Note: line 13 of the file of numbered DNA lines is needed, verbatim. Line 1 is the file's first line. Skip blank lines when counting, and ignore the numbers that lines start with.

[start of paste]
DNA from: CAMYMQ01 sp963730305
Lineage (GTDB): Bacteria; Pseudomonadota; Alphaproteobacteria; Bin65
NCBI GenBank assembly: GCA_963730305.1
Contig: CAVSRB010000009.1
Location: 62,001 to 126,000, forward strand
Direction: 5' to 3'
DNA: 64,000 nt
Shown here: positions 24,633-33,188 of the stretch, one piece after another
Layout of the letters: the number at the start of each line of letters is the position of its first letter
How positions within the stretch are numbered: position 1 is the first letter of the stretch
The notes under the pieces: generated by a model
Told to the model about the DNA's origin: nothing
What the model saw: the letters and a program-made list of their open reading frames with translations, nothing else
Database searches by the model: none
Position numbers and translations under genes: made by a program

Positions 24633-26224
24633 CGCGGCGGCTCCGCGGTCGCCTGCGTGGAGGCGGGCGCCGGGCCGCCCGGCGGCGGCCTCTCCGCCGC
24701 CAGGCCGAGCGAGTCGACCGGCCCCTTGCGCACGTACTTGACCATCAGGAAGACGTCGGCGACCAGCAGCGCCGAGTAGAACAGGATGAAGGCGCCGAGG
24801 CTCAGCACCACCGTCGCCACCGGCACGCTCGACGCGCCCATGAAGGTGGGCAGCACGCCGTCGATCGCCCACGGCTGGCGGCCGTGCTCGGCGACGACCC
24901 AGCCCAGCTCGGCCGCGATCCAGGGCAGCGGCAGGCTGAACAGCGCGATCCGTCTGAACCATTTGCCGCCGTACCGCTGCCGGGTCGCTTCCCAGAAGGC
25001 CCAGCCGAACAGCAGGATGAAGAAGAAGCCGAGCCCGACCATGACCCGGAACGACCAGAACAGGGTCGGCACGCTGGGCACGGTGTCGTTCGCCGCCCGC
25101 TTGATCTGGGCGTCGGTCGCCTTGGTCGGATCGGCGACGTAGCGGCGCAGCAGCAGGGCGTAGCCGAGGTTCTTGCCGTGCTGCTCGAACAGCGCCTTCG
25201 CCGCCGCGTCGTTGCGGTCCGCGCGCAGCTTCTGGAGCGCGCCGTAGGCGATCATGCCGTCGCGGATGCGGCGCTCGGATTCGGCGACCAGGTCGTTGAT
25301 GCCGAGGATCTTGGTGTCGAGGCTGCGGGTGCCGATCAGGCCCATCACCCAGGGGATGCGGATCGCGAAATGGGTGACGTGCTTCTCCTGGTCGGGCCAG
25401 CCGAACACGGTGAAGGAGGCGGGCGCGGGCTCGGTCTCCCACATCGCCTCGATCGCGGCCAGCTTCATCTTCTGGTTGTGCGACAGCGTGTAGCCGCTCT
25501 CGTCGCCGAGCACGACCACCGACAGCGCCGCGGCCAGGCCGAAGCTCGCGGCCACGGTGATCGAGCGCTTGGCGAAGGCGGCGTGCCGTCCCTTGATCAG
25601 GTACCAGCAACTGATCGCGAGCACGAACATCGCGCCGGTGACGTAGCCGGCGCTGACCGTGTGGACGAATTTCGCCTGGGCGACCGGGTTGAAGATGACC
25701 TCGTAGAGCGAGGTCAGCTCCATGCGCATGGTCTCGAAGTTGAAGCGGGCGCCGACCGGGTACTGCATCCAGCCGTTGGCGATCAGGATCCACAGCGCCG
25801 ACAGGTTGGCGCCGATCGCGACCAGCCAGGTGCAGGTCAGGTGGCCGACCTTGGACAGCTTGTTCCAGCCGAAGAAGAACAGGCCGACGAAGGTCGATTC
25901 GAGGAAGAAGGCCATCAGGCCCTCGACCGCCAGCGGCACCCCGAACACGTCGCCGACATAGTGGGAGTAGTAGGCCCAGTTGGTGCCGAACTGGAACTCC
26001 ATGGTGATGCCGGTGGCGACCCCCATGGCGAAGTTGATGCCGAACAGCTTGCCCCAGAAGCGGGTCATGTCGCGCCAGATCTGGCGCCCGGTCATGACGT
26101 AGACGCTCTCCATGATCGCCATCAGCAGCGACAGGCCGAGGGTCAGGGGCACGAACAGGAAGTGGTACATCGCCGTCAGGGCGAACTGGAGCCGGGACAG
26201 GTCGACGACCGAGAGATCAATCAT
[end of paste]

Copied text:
What the model saw: the letters and a program-made list of their open reading frames with translations, nothing else